The Hurricanes roster didn’t suffer many ground-breaking changes but there were more than a few moves made. Dennis Seidenberg was traded, Anton Babchuk left for the KHL and both Patrick Eaves and Ryan Bayda departed via free agency. Three out of these four players were doing a pretty good job at pushing the play forward but they weren’t anywhere close to being the best on the team in this category, so their contributions should have been replaced without that much of a problem. The Canes went the free agency route to fill these holes by signing Tom Kostopoulos, Aaron Ward, Andrew Alberts, Jay Harrison and Stephane Yelle.
What they got out of these players wasn’t terrible but it’s hard to argue that they weren’t downgrades compared to what they lost the previous year. With that being said, the Hurricanes still didn’t lose that much overall. Eaves and Bayda were bottom-six depth forwards, so Kostopoulos and Yelle being “downgrades” there was not that big of a deal. Anton Babchuk is a powerplay quarterback and a defenseman who could only be trusted in heavily sheltered minutes and while his goal production was missed, the minutes he played aren’t difficult to replace. Unfortunately, the Hurricanes didn’t have the best luck here and cycled through a number of different players such as Bryan Rodney, Jay Harrison, Alex Picard, Brett Carson and Jamie McBain in the “sheltered, offensive defenseman” role. Still, players like Babchuk are not that hard to find and losing him was not that big of a blow.
The loss of Seidenberg, however, was much more difficult to replace because he was a top-four defender for the Hurricanes and played on both special teams units. He wasn’t blowing away his competition and he wasn’t even close to being the best defenseman on the team that year, but he left some pretty big shoes to fill after the Hurricanes traded him. Now, if you compare Alberts’ numbers to Seidenberg’s you might say that the Canes didn’t see that much of a drop off with him but the numbers here are misleading because Alberts wasn’t taking over Seidenberg’s role. Alberts played much fewer minutes than Seidenberg, was used against significantly weaker opponents and was primarly a 3rd pairing/penalty kill specialist. Although, with Gleason, Corvo, Pitkanen and Wallin on the roster at the time, you would have to think that one of them could take over Seidenberg’s role without too much of an issue.
In theory, this sounded like a good idea at the time and it shoudn’t have dragged down the Hurricanes that much but it didn’t take long for things to get ugly that season. Corvo spent a lot of the year injured and played in only 34 games before being traded to the Washington Capitals at the deadline, Gleason missed 21 games with various injuries and Pitkanen was forced to take on an enormous workload due to the lack of talent on the blue-line (he averaged 27 minutes a game) and looked a bit over his head despite setting a career high in points. At the end of the season, their time on ice leaders included names like Brian Pothier, Brett Carson and Aaron Ward. When you account for that, you can definitely say that injuries combined with the loss of Seidenberg played a role in the Hurricanes going into free fall mode in 2009 but that was just part of the problem. A bigger issue was that their top players from the previous year were vastly under-performing.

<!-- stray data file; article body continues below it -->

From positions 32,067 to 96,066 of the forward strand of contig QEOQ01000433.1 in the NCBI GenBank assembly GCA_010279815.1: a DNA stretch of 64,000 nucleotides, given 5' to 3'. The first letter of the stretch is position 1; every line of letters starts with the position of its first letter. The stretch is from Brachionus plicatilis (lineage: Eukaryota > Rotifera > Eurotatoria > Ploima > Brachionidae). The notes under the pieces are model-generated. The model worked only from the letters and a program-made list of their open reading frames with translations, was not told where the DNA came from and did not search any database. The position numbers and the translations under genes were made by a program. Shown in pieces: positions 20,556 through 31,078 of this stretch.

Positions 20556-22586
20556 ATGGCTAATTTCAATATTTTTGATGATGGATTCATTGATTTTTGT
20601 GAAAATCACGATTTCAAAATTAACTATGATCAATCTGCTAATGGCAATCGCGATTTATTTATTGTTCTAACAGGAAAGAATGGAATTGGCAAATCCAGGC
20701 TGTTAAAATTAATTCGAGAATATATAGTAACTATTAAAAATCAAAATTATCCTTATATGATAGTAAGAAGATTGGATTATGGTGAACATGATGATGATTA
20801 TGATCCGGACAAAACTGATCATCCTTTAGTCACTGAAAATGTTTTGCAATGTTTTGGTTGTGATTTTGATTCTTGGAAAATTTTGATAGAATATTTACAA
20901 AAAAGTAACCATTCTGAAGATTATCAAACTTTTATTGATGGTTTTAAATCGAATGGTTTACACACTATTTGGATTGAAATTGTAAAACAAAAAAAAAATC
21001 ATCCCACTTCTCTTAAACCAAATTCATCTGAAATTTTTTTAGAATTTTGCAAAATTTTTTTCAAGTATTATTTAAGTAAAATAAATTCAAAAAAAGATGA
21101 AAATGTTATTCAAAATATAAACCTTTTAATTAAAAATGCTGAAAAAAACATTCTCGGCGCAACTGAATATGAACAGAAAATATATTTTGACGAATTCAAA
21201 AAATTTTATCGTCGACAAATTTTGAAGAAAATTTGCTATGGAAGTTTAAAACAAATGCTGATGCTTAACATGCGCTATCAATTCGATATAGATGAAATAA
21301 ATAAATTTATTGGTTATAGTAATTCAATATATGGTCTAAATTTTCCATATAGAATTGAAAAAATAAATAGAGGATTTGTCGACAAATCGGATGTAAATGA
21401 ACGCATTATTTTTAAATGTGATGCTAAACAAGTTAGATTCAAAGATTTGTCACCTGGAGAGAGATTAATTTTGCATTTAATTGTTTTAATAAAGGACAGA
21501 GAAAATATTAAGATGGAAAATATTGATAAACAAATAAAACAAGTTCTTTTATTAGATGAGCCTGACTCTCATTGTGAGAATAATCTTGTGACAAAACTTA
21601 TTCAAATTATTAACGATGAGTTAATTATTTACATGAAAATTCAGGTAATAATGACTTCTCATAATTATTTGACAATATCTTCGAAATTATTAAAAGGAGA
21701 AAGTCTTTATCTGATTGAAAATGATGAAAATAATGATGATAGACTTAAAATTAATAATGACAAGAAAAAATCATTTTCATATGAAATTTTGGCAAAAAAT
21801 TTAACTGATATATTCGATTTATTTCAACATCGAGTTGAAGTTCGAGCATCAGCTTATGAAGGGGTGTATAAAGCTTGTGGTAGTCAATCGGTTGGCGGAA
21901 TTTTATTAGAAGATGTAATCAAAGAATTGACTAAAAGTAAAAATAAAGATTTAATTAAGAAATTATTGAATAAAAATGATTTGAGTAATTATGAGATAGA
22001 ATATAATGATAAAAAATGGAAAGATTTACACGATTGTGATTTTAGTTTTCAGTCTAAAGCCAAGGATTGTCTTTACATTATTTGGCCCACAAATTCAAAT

|Player||08-09 GP||09-10 GP||08-09 FenClose||09-10 FenClose|
There might be some who want to blame the Hurricanes misfortunes on the injuries to Tuomo Ruutu, Erik Cole and Chad LaRose and while those certainly didn’t help matters, you would be foolish to think that injures were the only thing keeping this team down. In the end, it all comes back to your top players not performing up to standard and that was the case with just about everyone on the Hurricanes that year. Staal, Whitney, Samsonov, Jokinen, Pitkanen, Sutter and many others went from being very good possession players one year to guys who could barely push the play forward the next, which pretty much describes the Hurricanes team numbers, as well.
My theory is that there is always an explanation for everything, so I don’t believe that a team that was so good at controlling play at even strength one year could take such a dramatic turn in the opposite direction for no reason at all, especially in the span of only one season. What exactly was the reason for so many players on the Hurricanes sharp decline, though? I touched on Pitkanen and how he was forced to take on a bigger role earlier, but what about Eric Staal? Is it possible that his 2008-09 season was an aberration and that his true talent is closer to what we’ve seen the last couple of years? When looking at his recent track record, that could be true. As for Ray Whitney, it’s possible that his age may have been catching up to him even though his boxcar numbers indicated otherwise. Erik Cole’s ghastly numbers may have been the result of him being used in a tough-minutes role that he wasn’t suited for and I’m not sure what to say about most of the other names on this list.
This Carolina squad in particular may just be a freak case but remember, they aren’t the only team to see their performance fall off a cliff almost inexplicably so it’s not like every team is immune to this kind of downfall. If there is one thing that the Hurricanes have shown here, it is that once you see your performance take this kind of dive, it takes a long time to get it back to where it was. The Hurricanes are entering their fourth year since this happened and are still below-average in territorial play. Will the additions of Jordan Staal and Alexander Semin change that? We shall see.